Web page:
It's not about the complexity of the shadows, it's all about the simplicity of the message.
(81 easy steps)

Sunday, May 10, 2009


Something usually goes wrong for me on Sundays. It's the absence of feeling what it feels like. An absolute lack-of-brain idea processed by the brain; a thoughtless thought I'm thinking. My mind is wandering somewhere in a place unknown for my body. The space it left is big and deep—I decide to feel its location in my stomach, but I might as well feel it in all the things I decide not to do.
It has nothing to do with ups or downs, with highs or lows; it has to do with some unframed reference point from a different dimension: a dimension where things can't move, no matter how hard they try (a dimension where fuel evaporates with the slightest glimpse).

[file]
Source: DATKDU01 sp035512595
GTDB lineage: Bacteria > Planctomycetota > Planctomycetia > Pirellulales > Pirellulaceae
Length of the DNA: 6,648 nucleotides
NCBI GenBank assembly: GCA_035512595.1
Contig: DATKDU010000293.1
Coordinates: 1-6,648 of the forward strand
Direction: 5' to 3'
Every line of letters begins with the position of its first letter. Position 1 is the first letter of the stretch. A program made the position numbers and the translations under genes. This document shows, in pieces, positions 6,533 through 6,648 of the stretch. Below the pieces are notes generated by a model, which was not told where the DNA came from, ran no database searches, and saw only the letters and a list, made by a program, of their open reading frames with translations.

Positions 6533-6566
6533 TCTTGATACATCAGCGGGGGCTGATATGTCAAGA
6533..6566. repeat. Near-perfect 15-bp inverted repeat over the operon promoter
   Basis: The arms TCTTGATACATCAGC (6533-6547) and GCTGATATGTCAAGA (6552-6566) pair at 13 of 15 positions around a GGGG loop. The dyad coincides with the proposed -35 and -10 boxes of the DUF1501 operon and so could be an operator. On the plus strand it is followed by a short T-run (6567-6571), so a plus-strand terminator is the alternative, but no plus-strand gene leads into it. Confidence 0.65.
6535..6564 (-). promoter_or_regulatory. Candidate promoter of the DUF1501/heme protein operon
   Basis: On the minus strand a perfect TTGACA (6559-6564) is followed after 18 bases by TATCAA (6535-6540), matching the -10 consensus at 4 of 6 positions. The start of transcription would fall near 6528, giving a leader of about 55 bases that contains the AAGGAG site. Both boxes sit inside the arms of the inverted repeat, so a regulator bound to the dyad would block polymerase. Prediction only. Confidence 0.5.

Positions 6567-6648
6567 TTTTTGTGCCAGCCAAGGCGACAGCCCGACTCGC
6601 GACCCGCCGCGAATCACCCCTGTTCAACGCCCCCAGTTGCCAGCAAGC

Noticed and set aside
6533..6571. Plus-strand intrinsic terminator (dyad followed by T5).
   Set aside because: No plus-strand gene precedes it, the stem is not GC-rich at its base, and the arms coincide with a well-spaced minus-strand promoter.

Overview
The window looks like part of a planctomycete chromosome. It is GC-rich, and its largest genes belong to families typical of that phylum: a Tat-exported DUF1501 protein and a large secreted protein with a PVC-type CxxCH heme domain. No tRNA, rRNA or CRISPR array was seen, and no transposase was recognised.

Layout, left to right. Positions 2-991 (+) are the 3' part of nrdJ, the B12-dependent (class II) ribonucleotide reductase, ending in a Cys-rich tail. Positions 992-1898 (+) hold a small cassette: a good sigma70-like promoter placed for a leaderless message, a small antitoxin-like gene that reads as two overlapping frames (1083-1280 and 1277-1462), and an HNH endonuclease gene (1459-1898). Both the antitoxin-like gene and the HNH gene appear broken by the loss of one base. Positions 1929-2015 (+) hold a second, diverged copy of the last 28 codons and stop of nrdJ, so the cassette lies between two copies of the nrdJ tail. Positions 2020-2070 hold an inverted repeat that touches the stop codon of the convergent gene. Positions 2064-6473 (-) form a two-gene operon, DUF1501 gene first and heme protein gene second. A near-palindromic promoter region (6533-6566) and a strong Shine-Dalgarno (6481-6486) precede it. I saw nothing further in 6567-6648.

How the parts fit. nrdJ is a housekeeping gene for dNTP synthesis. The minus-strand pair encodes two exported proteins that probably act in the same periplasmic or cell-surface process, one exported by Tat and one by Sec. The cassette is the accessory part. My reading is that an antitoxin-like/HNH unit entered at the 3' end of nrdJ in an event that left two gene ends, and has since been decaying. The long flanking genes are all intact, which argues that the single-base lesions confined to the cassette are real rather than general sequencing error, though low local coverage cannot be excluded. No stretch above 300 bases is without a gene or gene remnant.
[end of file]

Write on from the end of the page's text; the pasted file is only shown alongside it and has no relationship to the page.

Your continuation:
I know my mind will return, it usually does (though it had never gone neither so far nor for this long). If it returns, will it tell me about the places it visited? I will ask. The new things it found out? I will see. The solutions it got to my old problems? I will try. I know that when my mind returns—that's what I dislike the most—it will fill this empty space that I decide to locate in my bodily stomach through my bodily brain, only to make it feel bigger, emptier the next time it leaves (if it ever returns).
To enjoy the process is like giving permission for it to happen again. Objectives are so short-sighted when they set as a goal to feel while not feeling at all. Memory is so narrow when it comes to remember the bad emotions that lead to the good ones; it is so ample when it comes to remember bad things while feeling bad or good things while feeling good. I just can't remember a thing. I'm willing to decide what decision to make, but I can't.
Ever felt a numb leg because of a bad sleeping position? Think of the way it feels when blood starts irrigating again. I'm still waiting for the tingling to start; I must have awaken before my mind did—or after, maybe. Anyway, I feel numb.

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